Climate Change: Scientists record first-ever heatwave in Antarctica
Scientists are well-aware of the impact the heatwave could have on Antarctica’s ecology, both negative and positive.
Scientists have recorded the first-ever heatwave in Antarctica over the 2019-20 summer period. The researchers from the Australian Antarctic Program revealed that they had recorded temperatures as high as 9.2 degrees Celsius at Casey Station in the continent east earlier this year.
“Heatwaves are classified as three consecutive days with both extreme maximum and minimum temperatures”, said the University of Wollongong biologist Dr. Sharon Robinson.
Between 23rd January and 26th January 2020, minimum temperatures above zero degrees Celsius and a maximum temperature of 9.2 degree Celsius was noted.
‘’In the 31-year record for Casey, this maximum is 6.9 degrees Celsius higher than the mean maximum temperature for the station, while the minimum is 0.2 degrees Celsius higher”, Robinson said.
Scientists are well-aware of the impact the heatwave could have on Antarctica’s ecology – both negative and positive.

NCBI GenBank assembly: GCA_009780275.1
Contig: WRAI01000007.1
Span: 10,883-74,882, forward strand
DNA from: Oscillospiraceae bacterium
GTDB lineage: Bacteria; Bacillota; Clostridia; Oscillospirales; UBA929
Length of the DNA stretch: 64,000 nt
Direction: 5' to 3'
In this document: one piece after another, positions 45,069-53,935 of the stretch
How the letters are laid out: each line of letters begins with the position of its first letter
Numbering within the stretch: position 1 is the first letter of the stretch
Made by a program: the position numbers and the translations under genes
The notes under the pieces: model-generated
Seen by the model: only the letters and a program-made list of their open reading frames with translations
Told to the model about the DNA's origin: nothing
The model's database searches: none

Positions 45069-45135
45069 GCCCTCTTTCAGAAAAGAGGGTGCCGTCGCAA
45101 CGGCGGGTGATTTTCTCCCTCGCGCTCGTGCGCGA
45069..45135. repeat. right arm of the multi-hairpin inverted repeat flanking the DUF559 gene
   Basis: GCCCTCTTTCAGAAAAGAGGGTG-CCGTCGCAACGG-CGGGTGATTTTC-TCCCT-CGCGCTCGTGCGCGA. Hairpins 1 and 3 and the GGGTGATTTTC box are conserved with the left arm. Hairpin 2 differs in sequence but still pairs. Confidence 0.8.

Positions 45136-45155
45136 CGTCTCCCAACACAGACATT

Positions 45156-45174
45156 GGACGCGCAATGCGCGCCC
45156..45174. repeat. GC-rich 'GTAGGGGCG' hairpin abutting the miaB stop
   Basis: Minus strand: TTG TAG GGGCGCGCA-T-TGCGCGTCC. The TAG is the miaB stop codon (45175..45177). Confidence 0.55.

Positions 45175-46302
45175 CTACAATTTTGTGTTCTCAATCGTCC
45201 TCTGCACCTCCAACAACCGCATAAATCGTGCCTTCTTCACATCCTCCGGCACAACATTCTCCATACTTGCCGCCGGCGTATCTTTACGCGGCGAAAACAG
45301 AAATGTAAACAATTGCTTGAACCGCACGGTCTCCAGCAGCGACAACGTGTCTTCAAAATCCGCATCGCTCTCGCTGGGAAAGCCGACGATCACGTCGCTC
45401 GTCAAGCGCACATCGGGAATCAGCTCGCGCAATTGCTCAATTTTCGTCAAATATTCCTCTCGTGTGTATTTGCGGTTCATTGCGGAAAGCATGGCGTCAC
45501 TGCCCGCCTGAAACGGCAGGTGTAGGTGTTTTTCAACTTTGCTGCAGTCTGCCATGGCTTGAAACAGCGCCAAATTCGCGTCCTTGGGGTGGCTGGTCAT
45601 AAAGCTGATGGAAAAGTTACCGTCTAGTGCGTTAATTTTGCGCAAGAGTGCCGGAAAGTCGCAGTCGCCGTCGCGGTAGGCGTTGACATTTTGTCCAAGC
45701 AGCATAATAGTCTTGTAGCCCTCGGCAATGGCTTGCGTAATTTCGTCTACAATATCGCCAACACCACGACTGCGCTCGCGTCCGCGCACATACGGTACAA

“Most life exists in small ice-free oases in Antarctica, and largely depends on melting snow and ice for their water supply”, Australian Antarctic Division applied Antarctic ecologist Dr. Dana Bergstrom said.
“Meltwater flooding can provide additional water to these desert ecosystems, leading to increased growth and reproduction of mosses, lichens, microbes, and invertebrates. However excessive flooding can dislodge plants and alter the composition of communities of invertebrates and microbial mats”, she added.
The rise in temperatures is linked to meteorological patterns that occurred in the Southern Hemisphere during spring and summer of 2019. The patterns were influenced by the breakup of the ozone hole in late 2019, which occurred due to the rapid warming in the stratosphere.
According to Australian Antarctic Division atmospheric scientist Dr. Andrew Klekociuk, combined global efforts being taken to repair and eventually close the hole in the ozone layer can help reduce regional shits in the climate system.
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